According to Gallup’s annual Economy and Personal Finance survey, conducted in April of 2013, over 60% of Americans do not have a written or computerized budget for their personal finances. SIXTY PERCENT!!! At first I was astounded, that is, until I reflected upon my own finances. After looking back on the years when we accumulated excess consumer debt, I realized it was directly correlated with NOT PLANNING (or maybe even not USING THE PLAN). Although, by nature, I am a planner, there were months, particularly after having kids, when we just needed diapers, milk, or even medicine, and the diapers, milk and medicine just kept accumulating on our credit cards. Due to exhaustion, sleep deprivation and the newness of being a parent, going over a budget was just not at the top of my list. As a result, we paid for the poor financial choices we made. Thankfully, we have since acknowledged our damaging decisions and over the last few years have gotten back on track. But it was not without significant loss to our personal finances.
I have now come to understand, at the end of the day, if you do not take control of your finances (no matter how sleep deprived you are), it will take control of you.
We have learned:
“(To) tell our money where to go instead of wondering where it went.” John Maxwell
“(That) when there is no vision, the people perish” Proverbs 29:18
“And…a foolish man spends it all.” Proverbs 22:7
I do not want to be labeled a fool, nor do I want my money to perish while trying to figure out where it went. So, in order not to continue repeating the same mistakes, we created a plan—our monthly budget. As mentioned in previous blogs, we plan the year before. We determine what we will pay off and create our monthly budget accordingly.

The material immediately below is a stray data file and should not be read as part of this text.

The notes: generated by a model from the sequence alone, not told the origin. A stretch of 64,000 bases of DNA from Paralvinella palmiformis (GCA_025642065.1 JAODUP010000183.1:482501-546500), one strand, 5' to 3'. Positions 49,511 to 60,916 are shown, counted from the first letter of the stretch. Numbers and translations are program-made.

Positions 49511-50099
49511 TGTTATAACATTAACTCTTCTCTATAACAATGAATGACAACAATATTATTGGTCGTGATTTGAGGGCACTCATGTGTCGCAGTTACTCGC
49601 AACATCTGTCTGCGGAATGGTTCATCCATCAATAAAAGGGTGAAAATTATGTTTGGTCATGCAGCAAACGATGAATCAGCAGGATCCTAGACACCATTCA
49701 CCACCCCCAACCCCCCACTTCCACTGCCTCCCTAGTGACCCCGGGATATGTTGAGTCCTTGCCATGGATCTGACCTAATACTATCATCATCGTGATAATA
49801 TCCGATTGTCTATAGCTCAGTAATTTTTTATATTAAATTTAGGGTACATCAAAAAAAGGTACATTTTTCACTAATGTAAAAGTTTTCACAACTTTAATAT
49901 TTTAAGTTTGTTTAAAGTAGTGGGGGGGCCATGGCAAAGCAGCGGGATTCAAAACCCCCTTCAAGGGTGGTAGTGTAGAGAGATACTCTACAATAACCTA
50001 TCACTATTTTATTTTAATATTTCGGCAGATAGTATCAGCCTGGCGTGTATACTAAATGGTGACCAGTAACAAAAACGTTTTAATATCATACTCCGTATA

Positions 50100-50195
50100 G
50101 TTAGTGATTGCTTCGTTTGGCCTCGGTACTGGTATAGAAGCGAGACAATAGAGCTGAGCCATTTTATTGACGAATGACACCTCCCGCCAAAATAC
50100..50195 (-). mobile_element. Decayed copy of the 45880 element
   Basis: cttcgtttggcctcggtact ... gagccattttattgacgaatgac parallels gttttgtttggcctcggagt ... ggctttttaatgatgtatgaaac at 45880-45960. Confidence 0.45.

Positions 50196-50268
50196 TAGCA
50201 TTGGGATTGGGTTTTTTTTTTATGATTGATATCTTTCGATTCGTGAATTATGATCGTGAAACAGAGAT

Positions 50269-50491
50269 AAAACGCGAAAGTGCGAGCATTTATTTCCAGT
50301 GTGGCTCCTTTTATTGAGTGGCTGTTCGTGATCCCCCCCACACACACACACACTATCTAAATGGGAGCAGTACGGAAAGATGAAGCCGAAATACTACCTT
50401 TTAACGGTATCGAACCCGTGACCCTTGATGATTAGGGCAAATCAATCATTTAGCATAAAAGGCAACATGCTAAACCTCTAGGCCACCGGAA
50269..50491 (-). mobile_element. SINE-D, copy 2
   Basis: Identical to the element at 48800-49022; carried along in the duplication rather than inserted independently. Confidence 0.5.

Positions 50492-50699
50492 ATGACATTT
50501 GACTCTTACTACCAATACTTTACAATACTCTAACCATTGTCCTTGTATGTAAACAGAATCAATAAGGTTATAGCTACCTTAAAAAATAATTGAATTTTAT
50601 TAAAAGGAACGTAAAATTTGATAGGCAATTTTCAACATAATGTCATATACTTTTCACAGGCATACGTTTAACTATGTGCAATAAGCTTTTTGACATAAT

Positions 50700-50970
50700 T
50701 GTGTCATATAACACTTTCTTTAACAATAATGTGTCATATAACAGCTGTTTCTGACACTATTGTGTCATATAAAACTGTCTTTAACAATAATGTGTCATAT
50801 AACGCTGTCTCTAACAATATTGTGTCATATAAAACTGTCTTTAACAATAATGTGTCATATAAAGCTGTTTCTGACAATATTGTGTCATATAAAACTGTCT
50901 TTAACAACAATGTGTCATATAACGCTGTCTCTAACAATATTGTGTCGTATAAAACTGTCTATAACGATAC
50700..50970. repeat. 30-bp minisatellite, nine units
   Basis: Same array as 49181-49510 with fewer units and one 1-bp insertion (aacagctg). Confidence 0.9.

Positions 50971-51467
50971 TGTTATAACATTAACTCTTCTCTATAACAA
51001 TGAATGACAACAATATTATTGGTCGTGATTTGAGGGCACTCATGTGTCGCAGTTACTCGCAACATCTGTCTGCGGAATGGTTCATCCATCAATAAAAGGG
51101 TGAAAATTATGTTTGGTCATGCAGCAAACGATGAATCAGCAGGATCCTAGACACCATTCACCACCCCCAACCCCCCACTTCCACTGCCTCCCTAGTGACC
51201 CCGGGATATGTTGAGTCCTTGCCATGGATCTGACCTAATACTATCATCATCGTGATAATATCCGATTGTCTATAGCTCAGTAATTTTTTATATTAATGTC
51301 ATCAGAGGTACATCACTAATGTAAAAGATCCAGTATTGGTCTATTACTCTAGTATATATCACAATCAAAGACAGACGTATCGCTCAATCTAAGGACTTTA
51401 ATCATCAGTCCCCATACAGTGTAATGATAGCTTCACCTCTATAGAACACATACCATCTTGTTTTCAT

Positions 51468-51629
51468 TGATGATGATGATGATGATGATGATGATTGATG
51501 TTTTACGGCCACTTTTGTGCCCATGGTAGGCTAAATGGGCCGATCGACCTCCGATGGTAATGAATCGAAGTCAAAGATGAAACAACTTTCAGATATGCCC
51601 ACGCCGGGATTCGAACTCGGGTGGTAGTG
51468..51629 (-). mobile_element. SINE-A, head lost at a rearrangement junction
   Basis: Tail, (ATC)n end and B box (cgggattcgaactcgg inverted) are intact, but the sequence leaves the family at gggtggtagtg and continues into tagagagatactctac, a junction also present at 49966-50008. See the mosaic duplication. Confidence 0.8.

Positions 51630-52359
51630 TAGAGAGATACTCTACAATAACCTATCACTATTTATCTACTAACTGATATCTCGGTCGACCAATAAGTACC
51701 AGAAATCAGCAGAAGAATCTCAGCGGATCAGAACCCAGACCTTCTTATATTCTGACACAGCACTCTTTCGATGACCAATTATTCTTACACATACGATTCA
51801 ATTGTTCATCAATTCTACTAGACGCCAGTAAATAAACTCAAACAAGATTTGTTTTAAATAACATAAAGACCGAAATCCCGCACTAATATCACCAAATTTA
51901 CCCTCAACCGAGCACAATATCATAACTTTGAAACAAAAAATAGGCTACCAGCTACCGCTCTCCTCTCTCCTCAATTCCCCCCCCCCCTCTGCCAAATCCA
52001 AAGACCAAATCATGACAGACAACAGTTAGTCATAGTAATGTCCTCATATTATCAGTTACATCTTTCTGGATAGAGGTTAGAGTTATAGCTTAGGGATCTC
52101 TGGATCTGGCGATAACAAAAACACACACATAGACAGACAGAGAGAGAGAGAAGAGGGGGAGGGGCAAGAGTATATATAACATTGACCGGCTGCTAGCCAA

So how do you create a budget?
- Calculate your total net income (how much you actually receive after taxes) including your spouse’s, if married.
- Calculate your monthly expenses
- If your total net income is LESS than your monthly expenses, you need to begin the “process of elimination”. Lower your cable plan, cell phone plan, eating out expenses, and whatever else you can think of. Eliminate and reduce expenses as much as you can until your monthly expenses are LESS than your net income.
- Once you have extra money remaining (after the elimination process), assign that to a bill you will pay off.
Below is an example of what a budget may look like.
Notice, the first line on this budget is “Giving”. I am a Christian and I believe in the principle of tithing first. So we give 10% off of our Gross Income, not our net. So in this example, the household gross income is $6,500, therefore, their tithe is $650, not $500. This is just what we do in our household, everyone is responsible for their own household. Also notice that we have a “Zero balance budget”. We do not have any money remaining on paper…every dollar is assigned a job. The extra money that was left over (in this example it was $85) can go to whichever debt you want to pay off first.
This is just an example of what a monthly budget may look like and I STRONGLY suggest you sit down (with your spouse, if applicable) and create a monthly budget for your own household.
In essence, PLAN AHEAD! Before you get your paycheck, already have a plan in place for how you will spend your paycheck. And if something unexpected comes up, adjust your plan accordingly. The point is to PLAN and stick to the PLAN each month.
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